December 7, 2015


A bee's stinger works like an automatic pump – the longer it stays in, the more venom it releases – so get it out as quickly as you can. Look for a little black dot in the center of a reddened area and scrape it off with a fingernail or credit card. Try not to squeeze the stinger with your fingers or tweezers, because that could release more venom
Once you've removed the stinger, wash the area with soap and water. Then apply an ice pack for 15 minutes or so to minimize swelling and relieve pain. (If you don't have an ice pack, grab a package of frozen vegetables or drop a few ice cubes in a plastic bag. Wrap whatever you're going to use in a washcloth so it doesn't touch your baby's skin directly.)
You may want to apply a paste of baking soda and water to the area, to soothe it and draw out some of the venom. (Simply dab it on, let it dry, and rinse it off.)
Luckily, the pain usually begins to go away after a few hours, although the swelling may increase for another day or two. In the meantime, continue to apply ice and ask your doctor about giving your baby the appropriate dose of infant acetaminophen to ease the discomfort.
If your baby is still really uncomfortable and he or she is 6 months old or more, the doctor may also recommend an over-the-counter children's antihistamine to help relieve any itching and swelling.
Can bee stings cause dangerous allergic reactions?
On rare occasions, a child will have a severe allergic reaction to an insect sting. This is called anaphylaxis or anaphylactic shock, and it can be deadly. If your baby is having this kind of a reaction, you may notice the following symptoms within a few minutes or hours of the sting:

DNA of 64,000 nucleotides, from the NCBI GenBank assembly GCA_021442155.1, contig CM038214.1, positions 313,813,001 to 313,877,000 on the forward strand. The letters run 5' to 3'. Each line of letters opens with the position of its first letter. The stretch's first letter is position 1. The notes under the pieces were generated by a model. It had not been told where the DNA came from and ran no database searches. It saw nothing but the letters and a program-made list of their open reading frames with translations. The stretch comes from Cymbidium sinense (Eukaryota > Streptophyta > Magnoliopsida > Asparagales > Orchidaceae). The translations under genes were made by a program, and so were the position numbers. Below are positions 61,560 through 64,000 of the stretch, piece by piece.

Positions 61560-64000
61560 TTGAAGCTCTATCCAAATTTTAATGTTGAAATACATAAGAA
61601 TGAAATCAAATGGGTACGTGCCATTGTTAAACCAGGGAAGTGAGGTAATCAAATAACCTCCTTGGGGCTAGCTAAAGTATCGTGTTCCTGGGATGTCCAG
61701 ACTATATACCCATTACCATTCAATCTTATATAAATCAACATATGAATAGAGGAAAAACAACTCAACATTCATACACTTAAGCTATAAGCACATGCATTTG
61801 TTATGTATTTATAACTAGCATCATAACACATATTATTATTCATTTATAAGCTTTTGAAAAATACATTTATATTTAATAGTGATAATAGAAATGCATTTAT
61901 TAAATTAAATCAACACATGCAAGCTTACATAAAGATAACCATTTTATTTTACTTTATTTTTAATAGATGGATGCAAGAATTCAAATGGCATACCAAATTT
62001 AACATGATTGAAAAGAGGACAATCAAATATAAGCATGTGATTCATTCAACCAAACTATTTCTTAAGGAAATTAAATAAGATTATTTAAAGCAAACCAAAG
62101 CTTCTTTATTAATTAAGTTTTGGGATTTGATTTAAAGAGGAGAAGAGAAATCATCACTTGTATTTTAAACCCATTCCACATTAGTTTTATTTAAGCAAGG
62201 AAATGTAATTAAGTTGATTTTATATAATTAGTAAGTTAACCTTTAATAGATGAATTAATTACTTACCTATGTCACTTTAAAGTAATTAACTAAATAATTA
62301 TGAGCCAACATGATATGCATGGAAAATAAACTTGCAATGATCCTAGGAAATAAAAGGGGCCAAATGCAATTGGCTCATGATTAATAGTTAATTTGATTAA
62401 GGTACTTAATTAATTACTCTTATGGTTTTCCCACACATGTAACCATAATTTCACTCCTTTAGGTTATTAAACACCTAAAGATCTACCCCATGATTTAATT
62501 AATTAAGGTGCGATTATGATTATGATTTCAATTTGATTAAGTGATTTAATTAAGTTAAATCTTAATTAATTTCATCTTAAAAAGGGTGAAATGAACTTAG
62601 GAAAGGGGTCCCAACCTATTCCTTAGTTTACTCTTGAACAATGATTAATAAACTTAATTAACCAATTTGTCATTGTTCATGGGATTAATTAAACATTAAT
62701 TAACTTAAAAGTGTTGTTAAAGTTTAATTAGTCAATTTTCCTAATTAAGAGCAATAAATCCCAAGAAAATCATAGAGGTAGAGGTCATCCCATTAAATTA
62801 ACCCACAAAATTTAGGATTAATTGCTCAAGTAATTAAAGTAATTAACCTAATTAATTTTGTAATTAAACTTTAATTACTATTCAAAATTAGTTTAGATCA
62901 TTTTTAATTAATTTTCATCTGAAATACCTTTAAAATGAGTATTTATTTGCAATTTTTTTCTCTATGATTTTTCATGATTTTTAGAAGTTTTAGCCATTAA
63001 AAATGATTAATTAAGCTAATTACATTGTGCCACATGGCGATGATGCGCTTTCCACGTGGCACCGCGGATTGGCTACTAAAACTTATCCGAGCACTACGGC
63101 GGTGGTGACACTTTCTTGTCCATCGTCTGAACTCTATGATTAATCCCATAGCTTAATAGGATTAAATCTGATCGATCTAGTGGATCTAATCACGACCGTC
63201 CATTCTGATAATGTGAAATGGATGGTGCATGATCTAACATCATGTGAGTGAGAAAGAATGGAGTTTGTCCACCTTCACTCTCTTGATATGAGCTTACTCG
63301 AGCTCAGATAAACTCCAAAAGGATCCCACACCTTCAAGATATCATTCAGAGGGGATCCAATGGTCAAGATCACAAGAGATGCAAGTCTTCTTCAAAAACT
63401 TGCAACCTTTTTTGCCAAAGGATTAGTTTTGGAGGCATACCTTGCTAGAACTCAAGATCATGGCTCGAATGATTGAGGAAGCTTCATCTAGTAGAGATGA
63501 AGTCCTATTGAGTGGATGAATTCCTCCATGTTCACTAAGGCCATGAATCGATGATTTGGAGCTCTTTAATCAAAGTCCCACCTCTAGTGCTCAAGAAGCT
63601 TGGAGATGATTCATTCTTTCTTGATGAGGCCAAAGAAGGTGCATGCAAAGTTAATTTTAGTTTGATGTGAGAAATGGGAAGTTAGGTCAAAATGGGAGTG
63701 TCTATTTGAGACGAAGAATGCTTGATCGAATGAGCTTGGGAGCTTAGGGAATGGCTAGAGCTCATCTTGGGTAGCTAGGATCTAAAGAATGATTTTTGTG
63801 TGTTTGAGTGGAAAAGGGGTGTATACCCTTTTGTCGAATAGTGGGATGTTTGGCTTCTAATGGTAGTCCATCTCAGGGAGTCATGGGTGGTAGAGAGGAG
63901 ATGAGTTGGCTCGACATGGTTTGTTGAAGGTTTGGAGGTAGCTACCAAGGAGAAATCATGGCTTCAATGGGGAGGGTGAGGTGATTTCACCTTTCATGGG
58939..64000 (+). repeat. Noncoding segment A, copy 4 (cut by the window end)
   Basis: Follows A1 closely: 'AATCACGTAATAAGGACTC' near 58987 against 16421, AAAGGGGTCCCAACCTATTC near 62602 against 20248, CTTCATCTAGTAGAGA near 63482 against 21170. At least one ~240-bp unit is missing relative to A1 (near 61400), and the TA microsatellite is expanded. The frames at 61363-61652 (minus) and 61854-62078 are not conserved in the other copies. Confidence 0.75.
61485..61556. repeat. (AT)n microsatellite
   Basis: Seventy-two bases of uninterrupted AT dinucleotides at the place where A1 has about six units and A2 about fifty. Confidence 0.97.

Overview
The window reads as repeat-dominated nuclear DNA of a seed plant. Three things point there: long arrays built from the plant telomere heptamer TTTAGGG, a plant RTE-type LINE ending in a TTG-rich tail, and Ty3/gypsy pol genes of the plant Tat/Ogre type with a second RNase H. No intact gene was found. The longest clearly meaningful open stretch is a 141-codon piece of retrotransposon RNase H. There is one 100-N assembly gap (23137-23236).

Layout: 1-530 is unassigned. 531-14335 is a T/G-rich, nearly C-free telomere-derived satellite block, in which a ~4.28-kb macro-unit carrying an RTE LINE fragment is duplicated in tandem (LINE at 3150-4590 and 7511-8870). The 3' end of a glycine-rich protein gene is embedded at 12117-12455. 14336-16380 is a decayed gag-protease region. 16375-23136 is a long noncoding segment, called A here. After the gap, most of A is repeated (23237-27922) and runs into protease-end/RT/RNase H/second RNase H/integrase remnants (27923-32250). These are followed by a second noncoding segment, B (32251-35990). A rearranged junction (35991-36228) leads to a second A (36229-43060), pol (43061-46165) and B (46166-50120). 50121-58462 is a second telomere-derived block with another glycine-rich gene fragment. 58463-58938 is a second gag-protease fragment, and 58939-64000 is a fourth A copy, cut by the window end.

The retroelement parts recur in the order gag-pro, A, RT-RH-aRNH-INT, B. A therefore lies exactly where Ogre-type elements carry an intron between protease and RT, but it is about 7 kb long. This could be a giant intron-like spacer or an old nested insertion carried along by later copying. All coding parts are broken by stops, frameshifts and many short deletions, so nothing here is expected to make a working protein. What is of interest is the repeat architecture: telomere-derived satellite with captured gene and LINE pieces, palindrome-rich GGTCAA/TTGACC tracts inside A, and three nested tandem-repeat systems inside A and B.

-Rash over many parts of his body
-Shortness of breath
-Swollen tongue, hands, or face
If you notice any of these symptoms in your baby, call immediately for emergency medical care.
What's the best way to avoid insect stings?
Your baby can meet up with a stinging insect at a picnic or at the beach, on a hike or just playing in the yard. Unfortunately, insect repellents don't protect against bees and wasps. But there are some things you can do to minimize your baby's chances of being stung:
-Don't use perfumed soaps or toiletries on your baby, because the scent will attract bees.
-Dress your baby in light-colored, solid fabrics rather than dark, brightly colored, or flower-printed clothing, which attracts bees.
-Make sure your baby wears shoes when playing outside, because people are often stung on bare feet.
-Be especially alert when you're near blooming flowers or orchards, which attract bees.